Pick up all these and too many others to mention, including the latest from Sea Wolf, Neil Halstead and more. Be sure to sample the recommended new releases gathered below first!

Agent Ribbons – Family Haircut (MP3)
from Let Them Talk on Antenna Farm Records

The Avett Brothers – Live And Die
from The Carpenter on Universal

David Byrne & St. Vincent – Who
from Love This Giant on 4AD/Todo Mundo

Calexico – Para (MP3)
from Algiers on Anti-

Ethan Daniel Davidson – The Dogs Howl, The Caravan Moves On (MP3)
from Silvertooth (self-released)

Bob Dylan – Duquesne Whistle
from Tempest on Columbia

Field Report – I Am Not Waiting Anymore (MP3)
from Field Report on Partisan Records

Firewater – A Little Revolution (MP3)
from International Orange! on Bloodshot Records

Gallon Drunk – A Thousand Years
from The Road Gets Darker From Here on Clouds Hill Records

Will Johnson – You Will Be Here, Mine (MP3)
from Scorpion on Undertow Music

Neil Halstead – Digging Shelters (MP3)
from Palindrome Hunches on Sonic Cathedral Recordings

The Helio Sequence – Hall of Mirrors (MP3)
from Negotiations on Sub Pop

Hello Echo – Country (MP3)
from Coffee Cups EP (self-released)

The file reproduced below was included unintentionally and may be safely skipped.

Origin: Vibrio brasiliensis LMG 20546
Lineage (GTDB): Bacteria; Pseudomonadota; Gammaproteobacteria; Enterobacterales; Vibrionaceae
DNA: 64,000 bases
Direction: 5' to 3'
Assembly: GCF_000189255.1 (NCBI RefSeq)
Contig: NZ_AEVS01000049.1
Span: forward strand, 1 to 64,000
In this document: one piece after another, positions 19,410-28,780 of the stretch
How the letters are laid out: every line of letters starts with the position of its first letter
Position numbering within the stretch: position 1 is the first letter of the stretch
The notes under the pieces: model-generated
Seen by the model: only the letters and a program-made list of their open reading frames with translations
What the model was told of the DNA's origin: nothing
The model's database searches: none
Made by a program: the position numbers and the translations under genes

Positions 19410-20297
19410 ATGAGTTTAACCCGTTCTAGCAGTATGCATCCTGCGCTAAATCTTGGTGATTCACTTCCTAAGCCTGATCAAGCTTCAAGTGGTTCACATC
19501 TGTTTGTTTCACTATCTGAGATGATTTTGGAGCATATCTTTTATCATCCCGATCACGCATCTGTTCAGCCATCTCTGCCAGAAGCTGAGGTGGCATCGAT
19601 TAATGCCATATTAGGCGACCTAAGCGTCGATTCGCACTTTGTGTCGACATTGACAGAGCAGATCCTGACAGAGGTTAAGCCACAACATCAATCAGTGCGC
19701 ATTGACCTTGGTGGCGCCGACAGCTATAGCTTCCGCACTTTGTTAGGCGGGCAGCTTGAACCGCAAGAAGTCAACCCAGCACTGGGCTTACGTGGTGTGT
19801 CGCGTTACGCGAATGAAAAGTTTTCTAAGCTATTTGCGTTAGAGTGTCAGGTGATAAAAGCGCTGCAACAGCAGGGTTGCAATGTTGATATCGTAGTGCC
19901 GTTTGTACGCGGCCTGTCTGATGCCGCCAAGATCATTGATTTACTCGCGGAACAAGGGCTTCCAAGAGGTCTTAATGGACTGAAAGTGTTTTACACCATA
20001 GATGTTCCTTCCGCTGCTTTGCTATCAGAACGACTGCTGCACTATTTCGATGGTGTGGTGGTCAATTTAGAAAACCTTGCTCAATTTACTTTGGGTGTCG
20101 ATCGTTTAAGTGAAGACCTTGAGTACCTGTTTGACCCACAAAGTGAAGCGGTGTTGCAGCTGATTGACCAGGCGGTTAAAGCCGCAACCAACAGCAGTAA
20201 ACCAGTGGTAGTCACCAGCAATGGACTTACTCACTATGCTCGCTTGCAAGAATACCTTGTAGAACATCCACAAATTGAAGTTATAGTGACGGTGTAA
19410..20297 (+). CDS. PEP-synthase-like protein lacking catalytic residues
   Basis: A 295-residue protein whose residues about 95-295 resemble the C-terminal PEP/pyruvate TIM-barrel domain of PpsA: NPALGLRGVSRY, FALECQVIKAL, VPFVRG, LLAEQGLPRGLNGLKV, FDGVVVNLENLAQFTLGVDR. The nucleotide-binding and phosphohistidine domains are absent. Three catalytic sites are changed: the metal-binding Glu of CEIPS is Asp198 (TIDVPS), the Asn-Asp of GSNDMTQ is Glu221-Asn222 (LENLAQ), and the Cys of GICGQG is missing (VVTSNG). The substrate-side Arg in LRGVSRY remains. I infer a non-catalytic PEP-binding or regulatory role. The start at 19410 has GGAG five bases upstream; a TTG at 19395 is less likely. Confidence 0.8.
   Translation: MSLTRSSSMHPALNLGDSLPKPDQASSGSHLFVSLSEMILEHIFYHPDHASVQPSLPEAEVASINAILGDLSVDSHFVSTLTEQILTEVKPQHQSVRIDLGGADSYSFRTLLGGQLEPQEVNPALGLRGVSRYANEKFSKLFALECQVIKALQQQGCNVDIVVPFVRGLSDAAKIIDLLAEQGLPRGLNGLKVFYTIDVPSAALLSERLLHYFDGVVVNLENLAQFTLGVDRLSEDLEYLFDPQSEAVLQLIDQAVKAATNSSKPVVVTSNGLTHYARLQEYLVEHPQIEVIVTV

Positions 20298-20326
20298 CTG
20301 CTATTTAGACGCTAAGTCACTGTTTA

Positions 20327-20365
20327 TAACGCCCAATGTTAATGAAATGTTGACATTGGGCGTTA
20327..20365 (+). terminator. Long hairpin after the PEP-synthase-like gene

Helvetia – RyBro (MP3)
from Nothing in Rambling on Joyful Noise Recordings

Patterson Hood – Better Than The Truth
from Heat Lightning Rumbles in the Distance on ATO

Onuinu – Happy Home
from Mirror Gazer on Bladen County Records / Bad Cop Bad Cop

Amanda Palmer & The Grand Theft Orchestra – The Killing Type (MP3)
from Theater Is Evil on 8ft. Records

The Raveonettes – She Owns the Streets (MP3)
from Observator on Vice Records

Sea Wolf – Old Friend
from Old World Romance on Dangerbird Records

Seapony – Prove to Me (MP3)
from Falling on Hardly Art

Snowblink – Black & White Mountains (MP3)
from Inner Classics on Arts & Crafts

Solos – All My Tribulations (MP3)
from Beast Of Both Worlds on Joyful Noise Recordings

Thee Oh Sees – Flood’s New Light (MP3)
from Putrifiers II on In The Red Records

TOY – Lose My Way
from TOY on Heavenly Recordings / Cooperative Music

Turbo Fruits – Sweet Thang (MP3)
from Butter on Serpents & Snakes

The xx – Chained
from Coexist on Young Turks

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  1. Jerry
    Posted September 11, 2012 at 4:45 pm | Permalink

    Bob Dylan’s “Tempest” is incredible. Easily his best work in awhile. That video for “Duquesne Whistle” is also rad too!

  2. Zen
    Posted September 12, 2012 at 3:11 pm | Permalink

    Yeah I was also surprised that Bob Dylan can still be THAT good, i mean it is really excellent to hear him once again and realize that he became even better.